I posted my reactions to 2014 draft rookie seasons, and if there is one point to be gleaned: I underrated athleticism. The players that I overrated are all non-leapers and the players the I regret bashing the most (Wiggins and LaVine) are the top two athletes in the draft. Rodney Hood is not an exceptional athlete, but among the players that I graded as bad defensive prospects (McDermott, Napier, Hood, Stauskas) he comfortably has the best first step and delivered comfortably the best offensive performance as a rookie.

I had an inkling that athleticism was overrated since I am a habitual fader of hype, and athleticism seems to correlate with hype. But there are plenty of non-athlete prospects that were overhyped, and after witnessing my predictions in motion I believe athleticism might actually be underrated.

The other issue is that I was far too wary of statistical performances in my rankings. Sometimes NCAA statistics will call to attention relevant details that receive too little attention from scouts and GM’s, such as Adreian Payne’s age and poor feel for the game. But they often reflect success that does not directly translate to the NBA, and paying it too much regard led me down the wrong path a handful of times. While statistics are a helpful tabulation that should always price in, it is impossible to form efficient draft rankings without the aid of physical profiles and the eye test.

If I wanted to have more efficient rankings, I could have taken fewer risks and shaded my disagreements a bit moreso toward consensus. But I am a habitual upstream swimmer and it helped illuminate the flaws in my thought processes to really go out on limbs, so I gambled away. Ultimately it resulted in a messier final big board than necessary, but this was also an inevitable result of experimenting with a wide range of ideas that were not all good.

On the positive side of the equation, my idea to track who creates their own half-court buckets at the rim appears to be a possibly relevant one. The players who excelled all appear to be great draft values: Elfrid Payton, TJ Warren, and Jordan Clarkson. Austin Rivers is there as a friendly reminder that you need to do things other than slash to the rim to become a good NBA’er. Conversely the players who ranked horribly tend to be busts: Cleanthony Early, Shabazz Napier, CJ Wilcox, Kyle Anderson, and Gary Harris stand out. Zach LaVine is a player who might buck the trend due to his inexperience and lack of ball handling duties, and Marcus Smart may not be a bust but it certainly is not because of his slashing ability displayed as a rookie.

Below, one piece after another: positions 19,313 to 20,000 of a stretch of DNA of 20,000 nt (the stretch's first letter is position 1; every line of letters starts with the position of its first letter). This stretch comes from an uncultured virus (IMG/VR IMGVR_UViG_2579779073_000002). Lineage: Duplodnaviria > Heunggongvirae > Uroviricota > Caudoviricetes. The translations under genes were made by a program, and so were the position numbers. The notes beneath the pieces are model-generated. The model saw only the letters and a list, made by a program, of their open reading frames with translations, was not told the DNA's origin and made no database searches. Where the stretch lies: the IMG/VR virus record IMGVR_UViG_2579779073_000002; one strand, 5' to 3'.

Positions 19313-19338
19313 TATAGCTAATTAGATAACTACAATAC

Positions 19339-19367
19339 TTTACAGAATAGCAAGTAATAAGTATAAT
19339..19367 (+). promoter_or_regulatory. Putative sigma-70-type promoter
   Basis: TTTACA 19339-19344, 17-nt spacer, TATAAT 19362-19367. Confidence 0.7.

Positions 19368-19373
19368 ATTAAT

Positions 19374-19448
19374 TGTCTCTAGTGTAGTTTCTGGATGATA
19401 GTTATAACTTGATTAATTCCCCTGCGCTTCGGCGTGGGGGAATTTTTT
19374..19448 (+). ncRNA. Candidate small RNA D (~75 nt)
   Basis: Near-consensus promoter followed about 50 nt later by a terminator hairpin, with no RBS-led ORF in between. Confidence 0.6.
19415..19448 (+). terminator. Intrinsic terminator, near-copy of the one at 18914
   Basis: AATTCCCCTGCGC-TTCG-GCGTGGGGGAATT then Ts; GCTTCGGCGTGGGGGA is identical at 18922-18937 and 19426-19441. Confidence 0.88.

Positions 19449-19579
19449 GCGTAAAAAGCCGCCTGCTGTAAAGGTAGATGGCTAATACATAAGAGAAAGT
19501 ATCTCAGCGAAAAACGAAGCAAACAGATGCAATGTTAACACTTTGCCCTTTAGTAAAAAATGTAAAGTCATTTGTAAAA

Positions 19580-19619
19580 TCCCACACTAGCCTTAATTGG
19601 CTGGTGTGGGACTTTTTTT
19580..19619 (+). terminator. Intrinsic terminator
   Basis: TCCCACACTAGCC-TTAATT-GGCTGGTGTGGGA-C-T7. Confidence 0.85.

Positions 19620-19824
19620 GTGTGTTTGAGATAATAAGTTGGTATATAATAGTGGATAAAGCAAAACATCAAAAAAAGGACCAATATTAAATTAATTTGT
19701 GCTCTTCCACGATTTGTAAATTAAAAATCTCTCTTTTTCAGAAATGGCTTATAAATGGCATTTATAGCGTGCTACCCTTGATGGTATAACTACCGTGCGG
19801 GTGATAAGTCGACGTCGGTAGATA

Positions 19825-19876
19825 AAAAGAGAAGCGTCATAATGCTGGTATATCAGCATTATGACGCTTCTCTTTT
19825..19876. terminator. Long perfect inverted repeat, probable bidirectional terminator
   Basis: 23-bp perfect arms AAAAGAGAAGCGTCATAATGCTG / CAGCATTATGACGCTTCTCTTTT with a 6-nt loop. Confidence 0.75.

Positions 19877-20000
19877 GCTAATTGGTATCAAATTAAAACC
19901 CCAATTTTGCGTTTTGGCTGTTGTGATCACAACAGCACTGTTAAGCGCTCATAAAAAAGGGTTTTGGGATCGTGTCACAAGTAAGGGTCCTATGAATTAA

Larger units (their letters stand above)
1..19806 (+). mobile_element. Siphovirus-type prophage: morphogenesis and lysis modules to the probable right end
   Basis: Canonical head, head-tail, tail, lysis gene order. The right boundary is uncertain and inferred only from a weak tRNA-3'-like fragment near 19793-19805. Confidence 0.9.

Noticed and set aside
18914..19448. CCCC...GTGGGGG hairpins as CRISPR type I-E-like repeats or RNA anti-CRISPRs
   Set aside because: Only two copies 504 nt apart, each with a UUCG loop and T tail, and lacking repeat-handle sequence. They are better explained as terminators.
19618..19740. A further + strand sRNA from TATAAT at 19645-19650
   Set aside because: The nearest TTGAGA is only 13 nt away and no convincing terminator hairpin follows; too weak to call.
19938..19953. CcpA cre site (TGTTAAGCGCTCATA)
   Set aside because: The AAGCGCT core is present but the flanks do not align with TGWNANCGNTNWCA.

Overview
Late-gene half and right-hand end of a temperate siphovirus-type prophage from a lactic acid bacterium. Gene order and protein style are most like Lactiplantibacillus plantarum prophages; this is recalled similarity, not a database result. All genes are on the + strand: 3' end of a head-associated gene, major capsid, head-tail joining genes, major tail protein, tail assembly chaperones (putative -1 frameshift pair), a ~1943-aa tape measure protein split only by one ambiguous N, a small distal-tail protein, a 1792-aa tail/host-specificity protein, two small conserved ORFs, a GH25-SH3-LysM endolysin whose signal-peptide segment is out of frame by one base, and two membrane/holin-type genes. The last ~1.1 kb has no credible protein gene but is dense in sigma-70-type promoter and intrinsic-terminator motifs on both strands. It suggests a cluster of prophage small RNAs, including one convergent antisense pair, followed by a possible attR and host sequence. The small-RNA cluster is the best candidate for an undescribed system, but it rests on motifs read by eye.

My first writeup was entitled “The Draft Starts With Defense” and it is not the worst motto. After parsing through my defensive cliff notes, there appears to be a correlation between defensive aptitude and value with respect to draft slot.

Because I am addicted to making lists, this is what my pre-draft rankings should have been strictly based on pre-draft information. There may be a hint of hindsight bias involved, but it’s not like this ranking counts for anything anyway. I am leaving out Bruno Caboclo because there is no way I could have accurately assessed him without knowing he existed:

1. Joel Embiid

2. Aaron Gordon
3. Andrew Wiggins
4. Marcus Smart
5. Dante Exum

6. TJ Warren
7. Elfrid Payton
8. Jabari Parker
9. Jusuf Nurkic
10. Clint Capela

11. Noah Vonleh
12. Mitch McGary
13. Damien Inglis
14. KJ McDaniels
15. Tyler Ennis
16. Spencer Dinwiddie
17. Dario Saric
18. James Young
19. Nikola Jokic
20. Jarnell Stokes
21. Julius Randle
22. Zach LaVine
23. Kyle Anderson
24. Nik Stauskas
25. Jordan Adams
26. Vasilije Micic
27. Bogdan Bogdanovic
28. Gary Harris
29. PJ Hairston
30. Jerami Grant
31. Walter Taveras
32. Adreian Payne
33. Rodney Hood
34. Doug McDermott
35. Jordan Clarkson
36. Glenn Robinson
37. Dwight Powell
38. Semaj Christon
39. Alec Brown
40. Nick Johnson